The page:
In ballet, first position is so much more than having your toes pointed outward. It has been said that dancing ballet is like being a duckling. A duckling glides effortlessly across a body of water, but what we don’t see is the constant work happening below the surface. If it looked hard to pull off a dance move, it would not be so mesmerizing. Today, I am going to specifically talk about the most basic of ballet positions. First position.
What a spectator sees when they look at a dancer in first position is a person standing with their legs straight and their toes in an outward direction. There is so much more to this position, and what you see is just the end result of so many other muscles working.
It all starts in the trunk with posture achieved from core strength. The common term used in ballet studios is “pull up.” This a dynamic action of lengthening the neck, engaging the shoulder blades so that they are pulled back and down, letting the anterior chest slightly rise, pulling in the lower abdominals towards the spine (imagining the look of a greyhound), relaxing the lower rib cage down, and hopefully all of this puts your lower spine in a neutral position or even a slight posterior tucked tilt.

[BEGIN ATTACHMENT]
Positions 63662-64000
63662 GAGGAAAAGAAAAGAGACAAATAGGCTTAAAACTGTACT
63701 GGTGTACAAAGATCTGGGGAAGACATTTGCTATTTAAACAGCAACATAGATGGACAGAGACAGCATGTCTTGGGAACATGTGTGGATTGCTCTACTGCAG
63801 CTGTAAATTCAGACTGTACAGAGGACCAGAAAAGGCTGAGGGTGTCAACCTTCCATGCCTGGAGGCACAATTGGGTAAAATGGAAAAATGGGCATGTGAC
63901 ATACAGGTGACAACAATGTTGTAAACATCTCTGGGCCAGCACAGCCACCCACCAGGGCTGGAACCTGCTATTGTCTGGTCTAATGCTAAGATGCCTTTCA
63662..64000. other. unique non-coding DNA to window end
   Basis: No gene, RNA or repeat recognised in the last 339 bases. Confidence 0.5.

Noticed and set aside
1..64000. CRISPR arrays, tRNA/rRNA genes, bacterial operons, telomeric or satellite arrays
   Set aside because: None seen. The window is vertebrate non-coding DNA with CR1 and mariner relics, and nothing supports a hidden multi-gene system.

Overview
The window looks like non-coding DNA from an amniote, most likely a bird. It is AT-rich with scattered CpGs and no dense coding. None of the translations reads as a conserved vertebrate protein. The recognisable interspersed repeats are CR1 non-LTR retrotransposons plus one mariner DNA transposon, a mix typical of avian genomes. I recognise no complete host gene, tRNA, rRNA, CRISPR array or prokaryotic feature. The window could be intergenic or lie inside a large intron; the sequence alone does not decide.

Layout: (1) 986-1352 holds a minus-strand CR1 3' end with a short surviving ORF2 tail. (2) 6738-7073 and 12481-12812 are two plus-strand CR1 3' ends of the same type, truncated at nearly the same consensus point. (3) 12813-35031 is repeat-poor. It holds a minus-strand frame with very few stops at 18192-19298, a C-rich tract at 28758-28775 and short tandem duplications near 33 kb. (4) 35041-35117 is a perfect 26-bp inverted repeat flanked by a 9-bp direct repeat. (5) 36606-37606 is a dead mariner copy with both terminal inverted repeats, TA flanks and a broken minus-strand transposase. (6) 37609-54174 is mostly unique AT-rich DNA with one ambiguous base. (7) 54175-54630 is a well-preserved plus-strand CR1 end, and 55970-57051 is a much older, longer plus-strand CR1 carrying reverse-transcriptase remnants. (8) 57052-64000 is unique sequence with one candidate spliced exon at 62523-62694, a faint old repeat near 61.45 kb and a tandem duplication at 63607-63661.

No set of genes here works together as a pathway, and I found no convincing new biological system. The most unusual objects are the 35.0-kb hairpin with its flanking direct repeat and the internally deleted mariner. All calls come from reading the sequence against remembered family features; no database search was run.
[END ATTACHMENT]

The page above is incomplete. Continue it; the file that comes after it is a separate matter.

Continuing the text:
Phew, I’m exhausted just thinking about all that work. This is normal posture for ballet dancers that is instilled in them from the start. Being pulled up is second nature. Without this foundation, it is very difficult to achieve anything else.
Now that you are already sweating from trying to pull up, try to imagine a series of spirals throughout the body. In ballet, energy force in the legs is almost always moving in a rotating fashion away from one another. The gluteal muscles are externally rotating while the inner thighs continue to work to help maintain this position.
It does not end there. Next comes the work on your calves pushing energy slightly downward to give a grounding force throughout all the toes. Lastly, the tibialis posterior and flexor digitorum muscles of the feet and ankle are working to make sure that your arches stay in a neutral position, and that gravity doesn’t make your arches cave down into a flat footed position.
Great! You’ve made it into first position. Now it’s time to dance… 5,6,7,8!
Image credit: Ballet teacher with student © HighwayStarz/Fotolia.